Her Harvard roommate Dr. Josephine Briggs agrees. Now the Director of Alternative and Complementary Medicine at the National Institutes of Health, Briggs says “it was preconciousness-raising at that point. Women’s issues, while there, weren’t the dominant issues in our lives. We saw ourselves as wanting to have careers doing the public good, and thought it would all work out.”

Schiffer’s first job out of law school was providing legal services to the poor in Boston. She liked the work, but didn’t like Boston and returned to Washington D.C. where she grew up, the oldest of four siblings of immigrant parents. Her mother worked for the Department of Health, Education and Welfare on women’s health and labor issues. After stints as a law clerk and at a private firm, Schiffer worked on women’s issues herself at the Center for Law and Social Policy. Her big break came in 1978, when James Moorman, a political appointee under President Carter, offered her a management position at the Land and Natural Resources Division at the Department of Justice. “I’m not qualified,” she replied. But Moorman thought otherwise. He was looking for a woman to help him revamp a sleepy low-profile division into a top legal team. The opportunity came with hazards though: her position typically had gone to men who had moved up through the ranks in the agency. Once there, many let her know that they thought she got the job only because she was a woman. Regardless, Schiffer was hooked. Soon after starting at Justice, a friend convinced her to fill a vacant spot rafting down the Colorado River through the Grand Canyon. She has worked for environmental protection ever since.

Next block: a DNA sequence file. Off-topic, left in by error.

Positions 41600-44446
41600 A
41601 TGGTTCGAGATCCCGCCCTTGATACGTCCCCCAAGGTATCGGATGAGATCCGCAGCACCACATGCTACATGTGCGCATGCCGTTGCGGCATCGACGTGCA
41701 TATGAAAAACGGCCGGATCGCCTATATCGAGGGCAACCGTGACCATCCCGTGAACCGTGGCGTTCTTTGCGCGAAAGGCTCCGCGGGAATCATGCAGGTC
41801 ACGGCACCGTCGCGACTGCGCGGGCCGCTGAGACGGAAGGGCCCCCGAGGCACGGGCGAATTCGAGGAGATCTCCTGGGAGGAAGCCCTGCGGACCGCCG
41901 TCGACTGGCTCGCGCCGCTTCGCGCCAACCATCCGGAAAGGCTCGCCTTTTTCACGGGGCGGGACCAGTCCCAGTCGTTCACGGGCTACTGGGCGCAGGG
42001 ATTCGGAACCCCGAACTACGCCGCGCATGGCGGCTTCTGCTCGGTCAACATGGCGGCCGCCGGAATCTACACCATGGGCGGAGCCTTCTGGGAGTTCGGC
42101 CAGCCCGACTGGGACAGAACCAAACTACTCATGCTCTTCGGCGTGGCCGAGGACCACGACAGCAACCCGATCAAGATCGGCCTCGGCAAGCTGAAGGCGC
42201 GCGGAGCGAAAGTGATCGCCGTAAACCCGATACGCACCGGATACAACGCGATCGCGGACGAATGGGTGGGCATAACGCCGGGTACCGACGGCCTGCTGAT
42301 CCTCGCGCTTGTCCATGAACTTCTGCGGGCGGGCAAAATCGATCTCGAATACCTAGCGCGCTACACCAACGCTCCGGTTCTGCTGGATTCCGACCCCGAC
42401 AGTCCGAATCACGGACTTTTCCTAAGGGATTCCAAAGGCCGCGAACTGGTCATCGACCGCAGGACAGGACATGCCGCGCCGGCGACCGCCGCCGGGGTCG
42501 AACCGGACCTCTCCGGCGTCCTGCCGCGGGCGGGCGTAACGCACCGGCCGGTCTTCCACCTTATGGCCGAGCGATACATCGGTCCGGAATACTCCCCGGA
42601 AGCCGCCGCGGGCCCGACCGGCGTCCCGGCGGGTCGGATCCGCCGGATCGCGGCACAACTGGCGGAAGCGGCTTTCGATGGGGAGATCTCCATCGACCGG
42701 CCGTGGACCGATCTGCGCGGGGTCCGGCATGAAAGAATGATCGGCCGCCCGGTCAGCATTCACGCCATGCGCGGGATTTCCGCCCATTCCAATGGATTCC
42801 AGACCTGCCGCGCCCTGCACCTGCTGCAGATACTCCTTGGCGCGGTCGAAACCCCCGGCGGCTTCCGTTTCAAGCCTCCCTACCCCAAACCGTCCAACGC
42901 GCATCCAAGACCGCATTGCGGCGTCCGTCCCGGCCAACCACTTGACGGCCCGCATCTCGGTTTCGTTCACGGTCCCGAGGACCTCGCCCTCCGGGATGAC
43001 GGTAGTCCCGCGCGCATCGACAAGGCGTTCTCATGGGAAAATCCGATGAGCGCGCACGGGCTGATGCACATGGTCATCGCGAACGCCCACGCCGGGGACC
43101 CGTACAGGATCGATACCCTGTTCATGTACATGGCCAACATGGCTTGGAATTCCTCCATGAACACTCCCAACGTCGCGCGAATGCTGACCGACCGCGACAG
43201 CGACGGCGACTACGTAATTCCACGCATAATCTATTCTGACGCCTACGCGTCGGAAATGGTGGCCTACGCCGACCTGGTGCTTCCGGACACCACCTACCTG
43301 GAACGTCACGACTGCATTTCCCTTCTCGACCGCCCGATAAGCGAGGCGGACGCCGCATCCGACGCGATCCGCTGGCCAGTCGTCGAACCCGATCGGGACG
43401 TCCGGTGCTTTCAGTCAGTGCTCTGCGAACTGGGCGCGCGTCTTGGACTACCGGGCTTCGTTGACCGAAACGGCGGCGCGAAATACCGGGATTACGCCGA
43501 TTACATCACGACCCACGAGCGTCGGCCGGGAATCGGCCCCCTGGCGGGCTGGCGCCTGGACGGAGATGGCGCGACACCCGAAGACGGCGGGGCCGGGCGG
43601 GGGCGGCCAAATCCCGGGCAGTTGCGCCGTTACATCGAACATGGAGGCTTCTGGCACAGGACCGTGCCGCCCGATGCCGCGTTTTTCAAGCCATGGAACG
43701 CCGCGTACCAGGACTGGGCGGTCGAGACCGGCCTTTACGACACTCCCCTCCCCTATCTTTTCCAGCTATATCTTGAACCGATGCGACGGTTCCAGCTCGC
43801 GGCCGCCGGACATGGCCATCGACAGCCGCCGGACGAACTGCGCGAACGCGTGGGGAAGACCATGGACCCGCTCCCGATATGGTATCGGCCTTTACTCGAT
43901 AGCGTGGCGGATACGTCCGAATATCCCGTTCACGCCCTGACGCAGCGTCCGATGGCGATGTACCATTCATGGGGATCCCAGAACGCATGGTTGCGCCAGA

Later, as Assistant Attorney General in 1996, Schiffer went West again to attend a ceremony in Nevada, and was reminded of the progress made by women since the beginning of her career. All of the five high-ranking officials attending the event were women, including the Regional Administrator of the Environmental Protection Agency and the Attorney General of Nevada.

Still, the American Bar Association reports that women comprise only 31 percent of the lawyers in the legal profession and less than 20 percent of partners at private law firms. On average, female lawyers make almost 20 percent less than men. Some have argued that such gaps are the result of different choices that women make to balance careers and family. That hasn’t been a concern for Schiffer, who is unmarried and doesn’t have children.

David Uhlmann, who worked for Schiffer at Justice and is now Director of the Environmental Policy and Law Program at the University of Michigan., cites her intelligence, commitment, and knowledge as reasons for her success. “Substantively, she’s as good as it gets,” says Uhlmann. But she can be rough on those who haven’t done their homework or otherwise don’t pass muster; a style that has turned some people off over the years. Uhlmann wonders whether this has prevented her from reaching even higher levels in government. Regardless, Schiffer’s advice to young women today is to find something they really want to do and be persistent despite inevitable frustrations.

Persistence clearly has paid off for her. “Here they are,” she says triumphantly, holding up a pair of intact pink eyeglasses after rummaging through her shoulder bag.

Not quite effortless, but definitely successful.